Varsity football team represents 21 countries


Clare Kirwan

The varsity football team represents 21 countries this year.

Clare Kirwan, Head Editor-in-Chief

The National Football League (NFL) allowed its first Black player, Fritz Pollard, to sign a contract to play for the Indians in 1920. After his five years of play, the NFL made a rule prohibiting the signing of more Black athletes. This was until 1946 when four Black players, including Kenny Washington, were integrated into the game. This was just 76 years ago.

Since this time the sport has gradually become more diverse. The Blue Streaks football team is a clear representation of diversity in the sport. The team represents 21 countries ranging from Canada, Mexico, Spain, Costa Rica and Honduras to the Dominican Republic, Niger and Ethiopia. 

Head coach Kyle Gillenwater believes the diversity adds something special to the team.

“I think it’s good [because] it helps us all understand the differences that we live in day to day life,” Gillenwater said. “Obviously life is different in Honduras than it is in Canada. If you’ve never lived in someone’s shoes you don’t know what they’re thinking, what they’re day to day life is like. [The diversity] gives us a better vision of what someone else may be dealing with on a daily basis.”

Senior Josias Guillen Mendez is a running back for the varsity team and believes that diversity within the school and teams allows for a deep level of respect and understanding amongst each other.

“If I was the only hispanic on the football team I think it’d be tough because [I would] have no one to relate to. I would have a different background especially with my parents being from other countries,” Guillen Mendez said. 

Guillen Mendez represents Mexico and Honduras. He has played on the team for four years which has allowed him to see the acceptance from predominantly white teams in the area slowly progress over time.

“We’re the only diverse football team in our area. It’s different, they don’t have the same mentality,”  Guillen Mendez said. “Sometimes we do face racism with the way that they talk to us. I’ve experienced it one time [like] many other players. Over the years we’ve kept playing and it’s started to be different because other teams are starting to [see] that we’re different and more diverse.”

Despite the majority of the team being people of color, many have experienced racism on and off the field.

“I was on kickoff return, three years ago, it was JV. I was running and we were going up against seniors from Orange County, the Hornets. Right before he hit me he just said the N word. I could tell he had intention behind it, as in hate,” Guillen Mendez said.

Sophomore Kaliab Gebrehaimont is a wide receiver for the JV team. He represents Ethiopia and Eritrea. While he has not experienced racism on the field it is still of the utmost importance to him to play for his country.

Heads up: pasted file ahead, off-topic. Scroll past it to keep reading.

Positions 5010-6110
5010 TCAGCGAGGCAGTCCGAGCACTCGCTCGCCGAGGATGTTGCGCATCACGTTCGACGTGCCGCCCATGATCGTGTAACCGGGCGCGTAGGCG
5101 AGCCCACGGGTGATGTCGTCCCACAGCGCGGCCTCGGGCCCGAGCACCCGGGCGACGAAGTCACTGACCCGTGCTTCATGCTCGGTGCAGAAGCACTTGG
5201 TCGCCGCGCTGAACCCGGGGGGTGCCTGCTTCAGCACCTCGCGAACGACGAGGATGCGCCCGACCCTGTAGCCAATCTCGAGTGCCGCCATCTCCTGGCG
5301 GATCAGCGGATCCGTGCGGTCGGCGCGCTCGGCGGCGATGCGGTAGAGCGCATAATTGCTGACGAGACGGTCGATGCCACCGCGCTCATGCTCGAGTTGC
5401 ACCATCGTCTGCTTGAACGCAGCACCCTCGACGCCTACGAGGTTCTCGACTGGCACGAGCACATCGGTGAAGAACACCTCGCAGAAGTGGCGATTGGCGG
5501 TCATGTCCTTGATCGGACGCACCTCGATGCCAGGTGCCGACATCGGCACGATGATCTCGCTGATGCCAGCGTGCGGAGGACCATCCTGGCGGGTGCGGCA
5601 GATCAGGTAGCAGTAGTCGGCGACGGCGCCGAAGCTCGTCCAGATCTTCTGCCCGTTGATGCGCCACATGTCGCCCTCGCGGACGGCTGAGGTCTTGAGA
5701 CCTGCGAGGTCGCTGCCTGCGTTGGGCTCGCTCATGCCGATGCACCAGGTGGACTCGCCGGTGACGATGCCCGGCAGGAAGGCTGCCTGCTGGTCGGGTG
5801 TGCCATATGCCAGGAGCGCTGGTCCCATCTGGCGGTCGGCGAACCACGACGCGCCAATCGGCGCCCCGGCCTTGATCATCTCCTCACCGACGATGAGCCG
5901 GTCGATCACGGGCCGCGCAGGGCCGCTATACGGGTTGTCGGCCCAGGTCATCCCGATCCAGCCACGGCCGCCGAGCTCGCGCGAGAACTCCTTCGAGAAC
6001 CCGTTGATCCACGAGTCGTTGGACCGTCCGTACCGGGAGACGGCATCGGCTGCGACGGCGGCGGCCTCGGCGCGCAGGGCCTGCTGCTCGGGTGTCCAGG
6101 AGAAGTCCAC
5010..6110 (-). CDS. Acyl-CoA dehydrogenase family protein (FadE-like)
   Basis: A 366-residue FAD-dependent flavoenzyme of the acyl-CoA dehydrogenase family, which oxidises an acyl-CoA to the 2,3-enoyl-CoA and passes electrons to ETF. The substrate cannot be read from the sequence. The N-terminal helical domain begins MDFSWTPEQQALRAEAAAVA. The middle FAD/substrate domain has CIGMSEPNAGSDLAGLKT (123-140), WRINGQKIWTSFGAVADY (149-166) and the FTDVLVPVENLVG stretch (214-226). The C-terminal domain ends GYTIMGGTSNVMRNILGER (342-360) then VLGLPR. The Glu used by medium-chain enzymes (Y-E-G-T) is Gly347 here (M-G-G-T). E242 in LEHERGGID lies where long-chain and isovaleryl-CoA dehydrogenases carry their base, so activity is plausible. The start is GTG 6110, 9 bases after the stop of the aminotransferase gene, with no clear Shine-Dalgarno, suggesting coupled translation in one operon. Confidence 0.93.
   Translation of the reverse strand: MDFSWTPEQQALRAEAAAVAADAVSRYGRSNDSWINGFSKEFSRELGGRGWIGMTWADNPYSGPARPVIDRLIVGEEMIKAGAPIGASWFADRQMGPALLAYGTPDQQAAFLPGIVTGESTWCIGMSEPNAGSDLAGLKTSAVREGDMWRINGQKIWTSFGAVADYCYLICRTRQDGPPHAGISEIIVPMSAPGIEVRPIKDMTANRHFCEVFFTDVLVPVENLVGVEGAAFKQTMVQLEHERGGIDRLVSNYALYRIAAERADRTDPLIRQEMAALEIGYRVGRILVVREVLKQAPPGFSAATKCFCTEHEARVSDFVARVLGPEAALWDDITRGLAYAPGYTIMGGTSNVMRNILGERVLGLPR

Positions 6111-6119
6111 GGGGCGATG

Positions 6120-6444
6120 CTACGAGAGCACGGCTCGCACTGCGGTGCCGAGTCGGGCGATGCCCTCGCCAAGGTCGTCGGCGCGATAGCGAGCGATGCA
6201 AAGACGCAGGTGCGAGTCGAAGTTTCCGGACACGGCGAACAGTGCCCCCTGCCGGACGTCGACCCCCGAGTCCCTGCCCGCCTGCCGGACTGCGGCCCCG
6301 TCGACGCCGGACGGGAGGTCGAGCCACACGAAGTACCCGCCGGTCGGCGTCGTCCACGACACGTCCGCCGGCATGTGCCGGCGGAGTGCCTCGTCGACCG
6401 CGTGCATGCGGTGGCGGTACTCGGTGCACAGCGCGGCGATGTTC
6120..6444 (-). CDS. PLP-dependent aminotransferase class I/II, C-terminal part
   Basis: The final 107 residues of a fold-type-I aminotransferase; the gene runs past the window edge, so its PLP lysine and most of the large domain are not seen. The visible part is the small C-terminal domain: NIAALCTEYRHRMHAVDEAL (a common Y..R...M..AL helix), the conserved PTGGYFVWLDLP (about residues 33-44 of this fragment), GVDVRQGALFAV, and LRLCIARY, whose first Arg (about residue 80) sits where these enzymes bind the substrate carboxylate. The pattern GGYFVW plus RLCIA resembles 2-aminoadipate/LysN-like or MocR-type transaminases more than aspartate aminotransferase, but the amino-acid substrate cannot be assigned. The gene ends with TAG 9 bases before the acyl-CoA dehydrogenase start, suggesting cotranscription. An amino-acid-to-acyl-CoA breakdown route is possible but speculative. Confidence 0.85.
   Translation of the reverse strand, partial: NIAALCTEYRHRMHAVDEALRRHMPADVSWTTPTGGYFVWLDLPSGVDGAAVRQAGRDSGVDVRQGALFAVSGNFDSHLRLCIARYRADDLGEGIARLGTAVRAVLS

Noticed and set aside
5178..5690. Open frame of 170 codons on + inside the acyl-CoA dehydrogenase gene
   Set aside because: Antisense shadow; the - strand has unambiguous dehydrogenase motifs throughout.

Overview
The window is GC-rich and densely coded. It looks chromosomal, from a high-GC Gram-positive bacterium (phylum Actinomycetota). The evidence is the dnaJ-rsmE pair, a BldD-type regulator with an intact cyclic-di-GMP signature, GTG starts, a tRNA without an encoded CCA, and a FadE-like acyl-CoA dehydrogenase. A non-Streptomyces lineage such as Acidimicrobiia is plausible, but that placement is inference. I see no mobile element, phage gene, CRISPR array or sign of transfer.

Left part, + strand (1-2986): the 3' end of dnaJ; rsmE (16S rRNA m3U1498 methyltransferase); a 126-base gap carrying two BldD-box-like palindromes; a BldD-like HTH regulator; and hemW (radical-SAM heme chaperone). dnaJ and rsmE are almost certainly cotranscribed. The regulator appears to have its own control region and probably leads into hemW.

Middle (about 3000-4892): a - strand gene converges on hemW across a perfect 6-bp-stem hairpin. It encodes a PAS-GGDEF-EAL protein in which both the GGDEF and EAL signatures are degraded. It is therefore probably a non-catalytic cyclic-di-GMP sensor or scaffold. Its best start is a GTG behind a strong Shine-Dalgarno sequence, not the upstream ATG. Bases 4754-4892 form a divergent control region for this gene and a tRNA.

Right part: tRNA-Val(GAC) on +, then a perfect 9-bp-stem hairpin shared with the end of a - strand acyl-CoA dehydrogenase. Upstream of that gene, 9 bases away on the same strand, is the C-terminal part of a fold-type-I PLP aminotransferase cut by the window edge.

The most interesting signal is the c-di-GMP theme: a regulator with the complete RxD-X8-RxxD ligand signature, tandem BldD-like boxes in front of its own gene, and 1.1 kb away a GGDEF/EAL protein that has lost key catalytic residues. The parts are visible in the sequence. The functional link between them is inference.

“It’s important to play for my country because there’s wars happening there, so for them to know that I’m doing fine [means a lot],” Gebrehaimont said. “I’m doing a sport that they can’t do right now. As for other kids in the country that also can’t do the sport that they love, it’s important for me to make sure that I’m successful in my sport so I can better represent my country.”

Understanding each other’s backgrounds and the things that they have gone through have been a major bonding point for the team. 

“If I was the only African on an all white team they wouldn’t understand what I go through [compared] to what they go through. Especially on the field, I don’t think they would have to handle racism that I would [deal with],” Gebrehaimont said.

Despite the strong representation the football season has gotten off to a slow start. The varsity team has a variety of new players and players playing positions they have never played before to fill gaps.

“We want to win as many games as we can. A district championship would be the ultimate goal, but we got work ahead of us before that’s going to happen. We haven’t started district play yet so we have time to get that straightened up,” Gillenwater said.

The goal of a district championship will require lots of hard work for the team, but Gillenwater believes their key to success lies in the simplicity of the sport.

“Football is pretty simple. You block, you tackle, you block, you tackle. Whoever blocks the tackle very generally wins. [If] you don’t turn the ball over [and] don’t get penalties, you’re hard to beat. [We’re] just working on those things,” Gillenwater said.

21 countries aside from the U.S. are represented on the football team where they play a sport that originates from the U.S. This has caused an internal battle for Guillen Mendez.

“The thing is, football is American. It’s an American sport. [On a different team people might] look down on [me] because Hispanics usually play soccer. [This team] feels different, it’s unique,” Guillen Mendez said.